Psyllium seed husk powder, also used for gluten free baking and a fiber supplement seems to give me a very functional dough that shapes well and dries fast as hand rolled sticks. 1/8 teaspoon to 1-2 teaspoons of herbs seems to work well.

Mind you, some of the kitchen herbs smell good when lit, but don't stay lit well. Candy flavoring oil also works much like EO, but if I add too much I can really mess up burn time. I can test oils by sticking a tooth pick in the bottle then lighting the toothpick. Some of my fragrance oils failed the burn test, likely due to a carrier oil that doesn't burn pleasantly.

And the type of sage most common in grocery stores is....potent and fast burning. I may need to balance that with some mint or something to soften it and slow the burn down.

But my basic principle on incense as an offering is that if I don't like the smell, maybe the one I offer it to won't either.

But yeah, try a test burn of both lavender flowers and lavender leaves some time. The flowers smell like burning weeds, the leaves actually smell like lavender. Yet many of the recipes say use the flowers, making me suspicious of quality and competency.

It seems to me that if one wants to work with fire for spells or offerings, it helps to understand how fire affects the finished product.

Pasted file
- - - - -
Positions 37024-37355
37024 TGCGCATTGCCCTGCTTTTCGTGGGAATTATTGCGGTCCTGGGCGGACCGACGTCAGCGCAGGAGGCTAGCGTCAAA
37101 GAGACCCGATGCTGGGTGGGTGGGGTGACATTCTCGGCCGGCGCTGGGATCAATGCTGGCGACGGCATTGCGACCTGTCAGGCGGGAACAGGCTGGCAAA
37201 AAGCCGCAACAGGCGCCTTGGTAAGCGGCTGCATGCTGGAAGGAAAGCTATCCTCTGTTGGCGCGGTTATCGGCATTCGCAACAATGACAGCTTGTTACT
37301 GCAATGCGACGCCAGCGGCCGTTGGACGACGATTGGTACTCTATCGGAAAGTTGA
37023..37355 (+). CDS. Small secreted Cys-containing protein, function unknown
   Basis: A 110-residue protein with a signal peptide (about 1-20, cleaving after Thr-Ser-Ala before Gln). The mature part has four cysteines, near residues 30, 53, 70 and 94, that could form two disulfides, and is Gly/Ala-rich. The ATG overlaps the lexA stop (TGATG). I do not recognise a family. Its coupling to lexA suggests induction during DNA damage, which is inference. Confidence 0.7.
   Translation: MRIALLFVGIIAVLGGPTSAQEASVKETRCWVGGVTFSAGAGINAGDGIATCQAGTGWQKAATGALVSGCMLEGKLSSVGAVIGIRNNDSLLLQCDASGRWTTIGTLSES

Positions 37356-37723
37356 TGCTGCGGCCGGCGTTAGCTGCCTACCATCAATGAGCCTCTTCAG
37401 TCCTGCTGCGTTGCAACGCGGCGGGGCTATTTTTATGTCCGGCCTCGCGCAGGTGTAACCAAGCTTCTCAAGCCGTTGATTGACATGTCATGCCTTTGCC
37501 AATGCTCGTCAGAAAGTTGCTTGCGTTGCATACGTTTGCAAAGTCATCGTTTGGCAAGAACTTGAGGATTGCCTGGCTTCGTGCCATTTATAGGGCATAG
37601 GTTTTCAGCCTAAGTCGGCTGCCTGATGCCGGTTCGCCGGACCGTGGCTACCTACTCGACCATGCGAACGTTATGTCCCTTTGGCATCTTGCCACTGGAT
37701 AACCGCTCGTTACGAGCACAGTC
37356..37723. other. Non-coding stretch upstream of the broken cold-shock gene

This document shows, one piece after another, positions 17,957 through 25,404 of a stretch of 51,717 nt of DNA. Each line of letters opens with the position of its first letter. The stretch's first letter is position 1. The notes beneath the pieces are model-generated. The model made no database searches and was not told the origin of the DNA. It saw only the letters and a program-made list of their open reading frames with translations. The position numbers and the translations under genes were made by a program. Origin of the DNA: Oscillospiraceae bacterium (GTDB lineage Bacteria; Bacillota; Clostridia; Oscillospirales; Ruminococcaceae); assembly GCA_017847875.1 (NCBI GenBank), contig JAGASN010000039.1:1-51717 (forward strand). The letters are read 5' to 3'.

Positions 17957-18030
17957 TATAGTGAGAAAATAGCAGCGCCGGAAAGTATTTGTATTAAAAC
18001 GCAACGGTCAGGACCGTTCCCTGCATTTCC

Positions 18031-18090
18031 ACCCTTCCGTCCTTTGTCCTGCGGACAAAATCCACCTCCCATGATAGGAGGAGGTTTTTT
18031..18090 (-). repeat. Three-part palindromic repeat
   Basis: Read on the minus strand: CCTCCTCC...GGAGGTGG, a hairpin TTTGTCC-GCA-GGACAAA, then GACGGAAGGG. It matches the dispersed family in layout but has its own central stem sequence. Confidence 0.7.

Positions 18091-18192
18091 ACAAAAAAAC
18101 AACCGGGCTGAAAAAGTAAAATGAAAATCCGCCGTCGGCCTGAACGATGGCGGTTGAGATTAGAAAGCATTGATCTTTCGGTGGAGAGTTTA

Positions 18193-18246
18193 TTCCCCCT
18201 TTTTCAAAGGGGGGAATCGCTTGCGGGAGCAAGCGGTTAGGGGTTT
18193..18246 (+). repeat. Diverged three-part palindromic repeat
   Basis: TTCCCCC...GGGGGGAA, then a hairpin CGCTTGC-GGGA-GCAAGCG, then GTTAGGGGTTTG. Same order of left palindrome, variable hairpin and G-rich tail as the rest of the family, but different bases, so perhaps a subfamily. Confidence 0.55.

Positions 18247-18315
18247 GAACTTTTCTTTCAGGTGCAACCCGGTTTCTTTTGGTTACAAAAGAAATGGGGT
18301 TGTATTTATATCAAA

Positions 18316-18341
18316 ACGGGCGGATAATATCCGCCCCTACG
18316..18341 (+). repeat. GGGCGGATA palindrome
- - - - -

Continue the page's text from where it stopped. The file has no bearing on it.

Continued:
Well, back to the kitchen. I just read about a "witches whisk" and have some black raspberry sticks that passed the test burn. Woody, sweet and fruity. If I fail at binding them together well enough to get a good burn, they will end up ground up and used for something else.
« Last Edit: October 22, 2014, 12:30:10 am by Hematite »

Wanderer894

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Re: Making Incense: Practical considerations.
« Reply #3 on: October 22, 2014, 02:14:02 pm »
Quote from: Hematite;162988
Ok, I respect that when it comes to incense from scratch, a big motivator for the recipes is going to be magical properties of components. after all, being able to put together a pretty common part of magic and ritual practice together can let you get really specific.

But after it's made, and burned, you still have to smell that.

................
So does anyone have experience in this? Dragons blood with cinnamon and frankincense with ground maple leaves are nice for a beginning, but I would like to have a bit wider a range of scents.


Still a beginner, but I think what others have posted so far is sound advice. The only way to know what's going to work is to experiment. Make notes so you can duplicate the recipe later on. Also know that sometimes, it may not smell all that pleasant, but perhaps for whatever intention you have in mind, that can be overlooked until you find something better.